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Here is a video of Basira founder Ahlam Akram discussing Honour Killings in the Middle East in depth, with Murder in the Name of Honour author, Rana Husseini.

Below the video is an article by Ahlam Akram giving a brief overview of the issue of Honour Killings.

Honour Killings: Focus on Jordan and The Occupied Territories

by Ahlam Akram
Shocking news still comes from the Arab region every day that portrays barbaric and backward societies, especially when it comes to honour killings. Although these crimes take place in many parts of the world, we cannot deny that the countries where women are held back and subjected to systematic abuses – such as honour killing and female genital mutilation – are predominantly Muslim countries.

What we need is to analyse the roots of this disastrous practice and explore if it arises from the Quran, the Sunna of the Prophet or if it is just cultural? And, if it is cultural -as most Muslims claim – then what is the quickest and best way to create the necessary change to stop it and bring these cultures forwards up to the standards of the 21st century?

We cannot deny the fact that when Mohamed introduced Islam it was a step forward in women’s rights, as it banned the previous practice of female infanticide and gave women inheritance rights and also to demand a divorce. These were not permitted in either Judaism or Christianity at that time.

The Prophet does come across both in the Koran and the Sunna traditions as much more respectful of women than the early Christians and the Jews; but, misogynist preachers routinely quote him to justify themselves with hadiths (what the Prophet says about women) that were written down 300 years after his death.

Honour killing is also not mentioned in the Quran. The first time this writer came upon a connection between this terrible practice to a hadith was in a meeting with an educated representative of one of the international TV channels in Amman, Jordan.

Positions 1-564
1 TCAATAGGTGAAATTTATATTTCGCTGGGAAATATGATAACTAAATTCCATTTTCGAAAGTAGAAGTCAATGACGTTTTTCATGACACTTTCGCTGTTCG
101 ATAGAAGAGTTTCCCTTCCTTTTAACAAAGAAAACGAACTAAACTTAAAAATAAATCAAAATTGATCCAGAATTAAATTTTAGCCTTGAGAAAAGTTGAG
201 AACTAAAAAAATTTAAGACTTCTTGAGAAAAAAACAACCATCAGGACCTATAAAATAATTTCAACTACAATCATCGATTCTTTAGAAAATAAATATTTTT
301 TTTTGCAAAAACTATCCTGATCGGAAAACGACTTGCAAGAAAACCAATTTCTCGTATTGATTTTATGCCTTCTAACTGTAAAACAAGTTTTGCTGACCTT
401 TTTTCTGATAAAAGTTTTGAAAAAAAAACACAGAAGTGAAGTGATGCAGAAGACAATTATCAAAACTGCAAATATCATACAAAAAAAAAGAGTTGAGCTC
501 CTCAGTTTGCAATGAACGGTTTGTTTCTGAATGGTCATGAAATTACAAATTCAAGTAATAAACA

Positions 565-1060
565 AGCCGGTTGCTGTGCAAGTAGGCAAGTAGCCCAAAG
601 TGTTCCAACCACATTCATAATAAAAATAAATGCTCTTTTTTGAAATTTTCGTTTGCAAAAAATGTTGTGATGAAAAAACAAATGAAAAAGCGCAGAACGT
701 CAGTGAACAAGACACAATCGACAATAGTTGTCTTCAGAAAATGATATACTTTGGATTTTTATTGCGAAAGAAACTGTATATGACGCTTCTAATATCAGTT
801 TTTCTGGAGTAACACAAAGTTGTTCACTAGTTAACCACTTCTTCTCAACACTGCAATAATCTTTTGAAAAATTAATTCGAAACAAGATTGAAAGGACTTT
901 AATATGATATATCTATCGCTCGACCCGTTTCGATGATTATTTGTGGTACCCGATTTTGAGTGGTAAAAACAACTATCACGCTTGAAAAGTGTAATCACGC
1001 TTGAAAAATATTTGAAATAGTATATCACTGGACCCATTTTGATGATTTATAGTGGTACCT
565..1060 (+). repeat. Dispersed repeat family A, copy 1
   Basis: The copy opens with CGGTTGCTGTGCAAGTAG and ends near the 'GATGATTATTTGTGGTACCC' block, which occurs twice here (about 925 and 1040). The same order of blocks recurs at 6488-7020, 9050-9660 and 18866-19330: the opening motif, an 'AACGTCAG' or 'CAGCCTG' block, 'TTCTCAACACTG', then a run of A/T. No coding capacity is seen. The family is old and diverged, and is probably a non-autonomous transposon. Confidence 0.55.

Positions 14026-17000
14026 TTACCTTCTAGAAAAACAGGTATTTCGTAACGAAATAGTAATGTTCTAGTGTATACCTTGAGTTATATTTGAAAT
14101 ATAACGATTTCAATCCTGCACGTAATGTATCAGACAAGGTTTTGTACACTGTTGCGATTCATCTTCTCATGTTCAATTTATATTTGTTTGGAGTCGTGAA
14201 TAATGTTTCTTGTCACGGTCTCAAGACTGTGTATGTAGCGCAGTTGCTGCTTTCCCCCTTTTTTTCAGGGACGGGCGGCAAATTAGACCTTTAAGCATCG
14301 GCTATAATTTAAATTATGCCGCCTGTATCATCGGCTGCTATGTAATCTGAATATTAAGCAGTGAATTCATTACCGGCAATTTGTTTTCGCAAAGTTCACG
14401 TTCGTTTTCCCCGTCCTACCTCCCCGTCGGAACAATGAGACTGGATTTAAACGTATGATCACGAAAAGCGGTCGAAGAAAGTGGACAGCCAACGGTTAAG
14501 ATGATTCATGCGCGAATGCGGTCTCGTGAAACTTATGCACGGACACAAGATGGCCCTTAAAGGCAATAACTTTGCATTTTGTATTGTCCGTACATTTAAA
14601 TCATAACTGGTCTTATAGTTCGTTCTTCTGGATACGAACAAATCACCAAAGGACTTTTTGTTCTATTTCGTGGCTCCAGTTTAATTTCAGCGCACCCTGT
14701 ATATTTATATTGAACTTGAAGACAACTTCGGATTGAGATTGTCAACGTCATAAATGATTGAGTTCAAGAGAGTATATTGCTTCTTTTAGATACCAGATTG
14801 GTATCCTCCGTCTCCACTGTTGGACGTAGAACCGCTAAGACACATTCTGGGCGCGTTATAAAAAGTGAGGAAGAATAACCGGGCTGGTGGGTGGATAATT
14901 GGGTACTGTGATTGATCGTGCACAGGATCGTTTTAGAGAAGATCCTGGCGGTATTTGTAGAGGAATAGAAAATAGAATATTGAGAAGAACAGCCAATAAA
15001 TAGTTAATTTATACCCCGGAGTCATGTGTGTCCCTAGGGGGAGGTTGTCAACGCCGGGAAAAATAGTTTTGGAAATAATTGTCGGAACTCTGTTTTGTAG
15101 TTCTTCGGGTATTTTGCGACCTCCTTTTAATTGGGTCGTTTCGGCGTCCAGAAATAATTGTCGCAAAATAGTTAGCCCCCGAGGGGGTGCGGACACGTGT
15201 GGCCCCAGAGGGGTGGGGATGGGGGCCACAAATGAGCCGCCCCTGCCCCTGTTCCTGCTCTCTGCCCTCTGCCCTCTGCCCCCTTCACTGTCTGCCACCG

I asked him about Article 340 in the Jordanian penal code that allows the perpetrator of an honour killing crime to be freed after a few months. His reply was that although he personally did not support honour killings, he preferred not to remove that article from the penal code because of its connection to the following story (which I Googled and learned more about later).

The story goes that a man holding a sword dripping with blood came to the Prophet and when people warned the Prophet about the man, he simply asked him what had happened. The man replied: “I walked into my home and found a man between my wife’s legs, so I killed them both.” The Prophet turned to the people and apparently said: “Do not wonder about his act, I would have done the same had I been in his place.”

Not many people know about this story but considering that most laws are derived from the Sharia, obviously the legislator based the article in the penal code on this basis. Otherwise, why hasn’t the legislator not change it until now?

Regardless of the confession of the deliberate killing, Article 340 of the Jordanian penal code allows the release of the perpetrator after only a few months. More often than not, he is also met with a celebration from his family and the society as a hero, whilst his victim lies in her grave with no status at all. And still, the society claims mercy and justice for women.

Regardless of the many campaigns to pressurize the government to change Article 340, including efforts by the Queen of Jordan, the Jordanian Parliament still refuses to change or remove it, saying that it is needed to maintain Islamic cultural privacy.

Add to this violation, Article 62 of the Jordanian penal code further gives permission to a man to punish his wife, daughter, sister or any female in his family – up to the age 18 – without any limits on the severity of the beating (this could include death) or be used as a cover in the case of an honour killing.